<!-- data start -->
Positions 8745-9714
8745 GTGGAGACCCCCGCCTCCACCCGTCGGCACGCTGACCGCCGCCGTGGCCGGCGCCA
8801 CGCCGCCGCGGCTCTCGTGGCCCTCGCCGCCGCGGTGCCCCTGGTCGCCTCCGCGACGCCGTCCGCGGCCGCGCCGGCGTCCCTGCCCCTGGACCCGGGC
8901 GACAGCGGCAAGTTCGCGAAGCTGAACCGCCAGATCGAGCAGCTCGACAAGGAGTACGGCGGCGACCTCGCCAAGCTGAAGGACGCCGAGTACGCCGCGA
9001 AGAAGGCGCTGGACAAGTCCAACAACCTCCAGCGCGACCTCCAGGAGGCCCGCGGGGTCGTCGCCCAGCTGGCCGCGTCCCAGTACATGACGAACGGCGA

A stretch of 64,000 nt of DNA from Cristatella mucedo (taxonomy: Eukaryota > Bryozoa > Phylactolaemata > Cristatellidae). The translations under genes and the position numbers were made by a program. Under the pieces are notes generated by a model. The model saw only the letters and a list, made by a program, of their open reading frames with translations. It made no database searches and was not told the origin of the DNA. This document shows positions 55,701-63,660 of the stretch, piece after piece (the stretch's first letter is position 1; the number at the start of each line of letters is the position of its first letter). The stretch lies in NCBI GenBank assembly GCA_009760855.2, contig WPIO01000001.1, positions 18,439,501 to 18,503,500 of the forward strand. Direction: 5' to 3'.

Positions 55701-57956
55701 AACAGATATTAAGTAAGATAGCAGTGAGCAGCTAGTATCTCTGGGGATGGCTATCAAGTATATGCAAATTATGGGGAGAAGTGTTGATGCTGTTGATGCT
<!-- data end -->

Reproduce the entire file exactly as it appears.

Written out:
Positions 8745-9714
8745 GTGGAGACCCCCGCCTCCACCCGTCGGCACGCTGACCGCCGCCGTGGCCGGCGCCA
8801 CGCCGCCGCGGCTCTCGTGGCCCTCGCCGCCGCGGTGCCCCTGGTCGCCTCCGCGACGCCGTCCGCGGCCGCGCCGGCGTCCCTGCCCCTGGACCCGGGC
8901 GACAGCGGCAAGTTCGCGAAGCTGAACCGCCAGATCGAGCAGCTCGACAAGGAGTACGGCGGCGACCTCGCCAAGCTGAAGGACGCCGAGTACGCCGCGA
9001 AGAAGGCGCTGGACAAGTCCAACAACCTCCAGCGCGACCTCCAGGAGGCCCGCGGGGTCGTCGCCCAGCTGGCCGCGTCCCAGTACATGACGAACGGCGA

A stretch of 64,000 nt of DNA from Cristatella mucedo (taxonomy: Eukaryota > Bryozoa > Phylactolaemata > Cristatellidae). The translations under genes and the position numbers were made by a program. Under the pieces are notes generated by a model. The model saw only the letters and a list, made by a program, of their open reading frames with translations. It made no database searches and was not told the origin of the DNA. This document shows positions 55,701-63,660 of the stretch, piece after piece (the stretch's first letter is position 1; the number at the start of each line of letters is the position of its first letter). The stretch lies in NCBI GenBank assembly GCA_009760855.2, contig WPIO01000001.1, positions 18,439,501 to 18,503,500 of the forward strand. Direction: 5' to 3'.

Positions 55701-57956
55701 AACAGATATTAAGTAAGATAGCAGTGAGCAGCTAGTATCTCTGGGGATGGCTATCAAGTATATGCAAATTATGGGGAGAAGTGTTGATGCTGTTGATGCT